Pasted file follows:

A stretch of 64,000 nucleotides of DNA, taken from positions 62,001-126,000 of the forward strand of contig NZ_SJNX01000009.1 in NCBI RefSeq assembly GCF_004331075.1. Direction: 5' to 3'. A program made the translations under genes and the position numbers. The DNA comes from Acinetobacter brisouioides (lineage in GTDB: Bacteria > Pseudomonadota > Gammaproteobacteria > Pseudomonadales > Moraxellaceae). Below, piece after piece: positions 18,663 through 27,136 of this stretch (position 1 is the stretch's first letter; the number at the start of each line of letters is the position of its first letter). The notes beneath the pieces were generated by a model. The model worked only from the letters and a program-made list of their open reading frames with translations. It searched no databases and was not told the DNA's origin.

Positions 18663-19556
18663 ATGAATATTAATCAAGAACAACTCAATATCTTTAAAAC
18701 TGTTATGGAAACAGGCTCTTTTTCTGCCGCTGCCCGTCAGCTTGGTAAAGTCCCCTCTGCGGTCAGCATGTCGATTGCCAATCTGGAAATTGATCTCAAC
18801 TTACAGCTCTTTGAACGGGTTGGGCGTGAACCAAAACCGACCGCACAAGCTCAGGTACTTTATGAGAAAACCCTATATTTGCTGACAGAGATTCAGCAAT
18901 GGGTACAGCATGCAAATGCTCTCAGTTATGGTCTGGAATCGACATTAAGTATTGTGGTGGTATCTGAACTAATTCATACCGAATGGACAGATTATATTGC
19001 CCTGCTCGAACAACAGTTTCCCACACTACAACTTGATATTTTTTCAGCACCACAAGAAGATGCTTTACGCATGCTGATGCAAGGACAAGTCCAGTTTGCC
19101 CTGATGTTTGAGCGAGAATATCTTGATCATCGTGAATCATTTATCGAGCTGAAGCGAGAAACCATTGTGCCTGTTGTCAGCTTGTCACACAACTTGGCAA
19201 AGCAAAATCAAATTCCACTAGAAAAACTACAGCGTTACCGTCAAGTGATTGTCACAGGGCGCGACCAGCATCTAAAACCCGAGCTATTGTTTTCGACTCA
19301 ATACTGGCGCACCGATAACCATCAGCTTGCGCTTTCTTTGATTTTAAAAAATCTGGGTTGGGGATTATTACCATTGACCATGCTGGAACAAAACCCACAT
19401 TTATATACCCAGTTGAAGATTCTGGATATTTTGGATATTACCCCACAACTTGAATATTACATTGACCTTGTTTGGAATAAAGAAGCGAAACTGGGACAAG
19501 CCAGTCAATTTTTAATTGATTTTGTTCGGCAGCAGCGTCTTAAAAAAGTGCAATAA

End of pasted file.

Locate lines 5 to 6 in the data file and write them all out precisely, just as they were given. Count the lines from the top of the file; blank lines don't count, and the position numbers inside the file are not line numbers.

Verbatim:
18801 TTACAGCTCTTTGAACGGGTTGGGCGTGAACCAAAACCGACCGCACAAGCTCAGGTACTTTATGAGAAAACCCTATATTTGCTGACAGAGATTCAGCAAT
18901 GGGTACAGCATGCAAATGCTCTCAGTTATGGTCTGGAATCGACATTAAGTATTGTGGTGGTATCTGAACTAATTCATACCGAATGGACAGATTATATTGC